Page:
Archive Notice - OSHA Archive

NOTICE: This is an OSHA Archive Document, and may no longer represent OSHA Policy. It is presented here as historical content, for research and review purposes only.

OSHA requirements are set by statute, standards and regulations. Our interpretation letters explain these requirements and how they apply to particular circumstances, but they cannot create additional employer obligations. This letter constitutes OSHA's interpretation of the requirements discussed. Note that our enforcement guidance may be affected by changes to OSHA rules. Also, from time to time we update our guidance in response to new information. To keep apprised of such developments, you can consult OSHA's website at

March 30, 1993

Mr. Charles G. Marvin
Executive Vice President
The Refractories Institute
500 Wood Street
Suite 326
Pittsburgh, Pennsylvania 15222

Dear Mr. Marvin:

Thank you for your letter of December 3, 1992, requesting an interpretation of the Occupational Safety and Health Administration (OSHA) standards, 29 CFR 1910.151(a) and (b). Please accept our apologies for the delay in responding.

We note that you will share our interpretation with members of the Refractories Institute. They should be aware that we cannot provide a list of "exact requirements" which will apply in every workplace. Rather, conditions in each workplace must be evaluated when a first aid program is developed to ensure that it is adequate to meet anticipated needs. For example, the first aid program requirements for a workplace or industry with a history of burns or electrical shock injuries will differ from those for an office environment.

Where a medical facility is near the workplace, 29 CFR 1910.151(a) requires the employer to ensure the following:

a. In areas where accidents resulting in suffocation, severe bleeding or other life threatening injury or illness can be expected, a 3 to 4 minute response time is required. In other circumstances, i.e., where a life-threatening injury is an unlikely outcome of an accident, a longer response time, for example up to 15 minutes, may be acceptable.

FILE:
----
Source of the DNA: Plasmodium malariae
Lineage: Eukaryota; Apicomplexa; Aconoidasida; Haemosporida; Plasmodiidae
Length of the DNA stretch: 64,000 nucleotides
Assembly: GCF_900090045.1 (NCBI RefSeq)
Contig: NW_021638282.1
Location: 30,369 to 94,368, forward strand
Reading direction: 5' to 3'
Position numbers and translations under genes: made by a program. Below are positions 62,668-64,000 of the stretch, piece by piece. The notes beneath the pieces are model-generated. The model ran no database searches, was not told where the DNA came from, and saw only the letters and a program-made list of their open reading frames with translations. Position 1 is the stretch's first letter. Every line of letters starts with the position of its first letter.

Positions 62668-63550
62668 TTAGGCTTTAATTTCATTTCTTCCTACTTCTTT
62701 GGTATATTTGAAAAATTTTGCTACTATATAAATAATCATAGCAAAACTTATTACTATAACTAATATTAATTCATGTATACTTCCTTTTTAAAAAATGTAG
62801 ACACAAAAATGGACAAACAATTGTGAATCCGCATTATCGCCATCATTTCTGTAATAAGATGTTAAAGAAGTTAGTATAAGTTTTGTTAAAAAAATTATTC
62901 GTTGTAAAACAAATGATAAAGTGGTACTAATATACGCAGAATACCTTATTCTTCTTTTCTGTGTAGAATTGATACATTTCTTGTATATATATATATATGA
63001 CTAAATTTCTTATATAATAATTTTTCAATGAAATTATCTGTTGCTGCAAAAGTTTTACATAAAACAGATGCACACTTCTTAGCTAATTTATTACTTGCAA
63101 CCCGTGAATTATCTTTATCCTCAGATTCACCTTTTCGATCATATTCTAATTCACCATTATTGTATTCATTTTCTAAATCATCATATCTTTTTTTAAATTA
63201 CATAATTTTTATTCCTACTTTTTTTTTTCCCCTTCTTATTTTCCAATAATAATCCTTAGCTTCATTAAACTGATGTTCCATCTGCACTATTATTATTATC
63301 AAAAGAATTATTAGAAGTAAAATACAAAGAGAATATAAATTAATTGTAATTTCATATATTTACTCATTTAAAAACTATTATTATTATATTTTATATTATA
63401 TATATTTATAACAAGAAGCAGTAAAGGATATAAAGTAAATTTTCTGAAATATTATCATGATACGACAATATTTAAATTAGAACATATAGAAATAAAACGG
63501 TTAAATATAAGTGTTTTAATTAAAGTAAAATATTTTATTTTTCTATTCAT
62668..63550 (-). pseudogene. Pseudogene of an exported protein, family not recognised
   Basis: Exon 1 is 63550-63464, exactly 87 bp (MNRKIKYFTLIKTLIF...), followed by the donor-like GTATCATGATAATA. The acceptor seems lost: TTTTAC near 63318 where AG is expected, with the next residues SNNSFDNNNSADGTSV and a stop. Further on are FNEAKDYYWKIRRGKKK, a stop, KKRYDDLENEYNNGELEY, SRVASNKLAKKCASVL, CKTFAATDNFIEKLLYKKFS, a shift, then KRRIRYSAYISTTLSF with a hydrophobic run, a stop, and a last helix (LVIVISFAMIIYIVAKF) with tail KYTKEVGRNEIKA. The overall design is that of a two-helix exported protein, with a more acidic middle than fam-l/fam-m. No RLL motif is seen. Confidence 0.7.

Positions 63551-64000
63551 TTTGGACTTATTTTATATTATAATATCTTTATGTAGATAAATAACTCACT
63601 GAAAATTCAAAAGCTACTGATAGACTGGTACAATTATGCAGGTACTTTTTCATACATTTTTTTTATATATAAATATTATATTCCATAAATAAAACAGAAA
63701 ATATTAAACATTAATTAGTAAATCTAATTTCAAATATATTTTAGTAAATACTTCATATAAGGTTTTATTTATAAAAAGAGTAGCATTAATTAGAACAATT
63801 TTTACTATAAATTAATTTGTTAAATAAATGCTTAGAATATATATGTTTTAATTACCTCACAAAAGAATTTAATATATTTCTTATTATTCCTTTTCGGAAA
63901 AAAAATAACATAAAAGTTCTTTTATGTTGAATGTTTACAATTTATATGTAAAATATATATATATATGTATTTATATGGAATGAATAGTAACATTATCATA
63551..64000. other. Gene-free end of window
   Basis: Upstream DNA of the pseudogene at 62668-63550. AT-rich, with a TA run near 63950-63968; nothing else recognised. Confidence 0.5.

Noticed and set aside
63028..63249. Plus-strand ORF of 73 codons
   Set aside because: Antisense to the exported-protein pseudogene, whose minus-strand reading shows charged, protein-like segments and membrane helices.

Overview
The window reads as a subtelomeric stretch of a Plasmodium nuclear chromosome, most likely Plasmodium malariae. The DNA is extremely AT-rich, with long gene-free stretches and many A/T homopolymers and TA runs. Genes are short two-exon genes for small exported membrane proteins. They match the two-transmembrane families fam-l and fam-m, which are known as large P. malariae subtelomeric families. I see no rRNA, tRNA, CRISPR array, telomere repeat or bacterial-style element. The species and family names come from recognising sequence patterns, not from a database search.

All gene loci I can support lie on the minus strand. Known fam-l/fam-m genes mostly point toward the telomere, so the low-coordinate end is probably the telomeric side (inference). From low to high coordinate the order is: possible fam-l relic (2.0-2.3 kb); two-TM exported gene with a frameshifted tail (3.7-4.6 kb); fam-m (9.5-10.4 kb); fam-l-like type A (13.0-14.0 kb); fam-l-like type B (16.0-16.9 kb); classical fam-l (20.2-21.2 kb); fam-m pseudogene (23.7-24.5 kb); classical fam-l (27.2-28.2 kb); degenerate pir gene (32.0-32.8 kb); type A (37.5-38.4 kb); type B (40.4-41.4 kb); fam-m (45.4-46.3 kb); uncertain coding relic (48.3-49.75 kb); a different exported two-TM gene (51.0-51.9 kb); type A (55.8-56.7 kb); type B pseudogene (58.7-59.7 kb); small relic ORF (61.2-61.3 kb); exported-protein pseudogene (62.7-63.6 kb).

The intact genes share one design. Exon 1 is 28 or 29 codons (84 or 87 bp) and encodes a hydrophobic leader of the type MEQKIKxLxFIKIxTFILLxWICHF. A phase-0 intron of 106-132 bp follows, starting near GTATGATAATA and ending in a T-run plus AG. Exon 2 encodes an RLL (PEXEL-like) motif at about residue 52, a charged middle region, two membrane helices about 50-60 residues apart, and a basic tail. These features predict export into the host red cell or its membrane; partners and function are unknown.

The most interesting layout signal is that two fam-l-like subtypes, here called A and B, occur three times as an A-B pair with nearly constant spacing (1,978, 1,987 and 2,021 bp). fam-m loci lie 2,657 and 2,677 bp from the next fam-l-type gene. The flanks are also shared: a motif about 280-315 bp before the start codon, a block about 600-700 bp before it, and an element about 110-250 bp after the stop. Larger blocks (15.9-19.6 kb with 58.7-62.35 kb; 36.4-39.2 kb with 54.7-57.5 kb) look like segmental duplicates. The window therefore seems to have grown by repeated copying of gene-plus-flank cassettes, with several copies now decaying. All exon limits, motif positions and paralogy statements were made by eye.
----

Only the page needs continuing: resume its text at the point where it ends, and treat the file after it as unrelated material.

b. If employees work in areas where emergency transportation is not available, the employer must make provisions for acceptable emergency transportation.

Where an employer complies with 29 CFR 1910.151(a), as stated above, but has areas where the eyes or body of a person may be exposed to injurious corrosive materials (as specified in 29 CFR 1910.151(c)), the employer must comply with 29 CFR 1910.151(b) to train a person or persons to render first aid.

Where an employer complies with 29 CFR 1910.151(a), and .151(c) as stated above, and requires employees to report to the medical facility for all injuries and illnesses requiring first aid, the employer is not obligated to have first aid supplies approved by the consulting physician readily available.

OSHA's interpretation for the phrase "in near proximity" as used in 29 CFR 1910.151(b) emphasizes the need for prompt assistance when an injury or illness occurs. The response time is the same as the response time required in 29 CFR 1910.151(a).

Trained first aiders are required to be available for each shift and operation when other arrangements are not made for the provision of emergency medical service, e.g., the use of a local hospital or clinic.

When the worksite is located in a rural area, or is some distance from the nearest hospital or clinic, the employer is required to provide an acceptable type of emergency transportation.

We appreciate your interest in employee safety and health. If we can be of further assistance please do not hesitate to contact us.


Roger A. Clark, Director
Directorate of Compliance Programs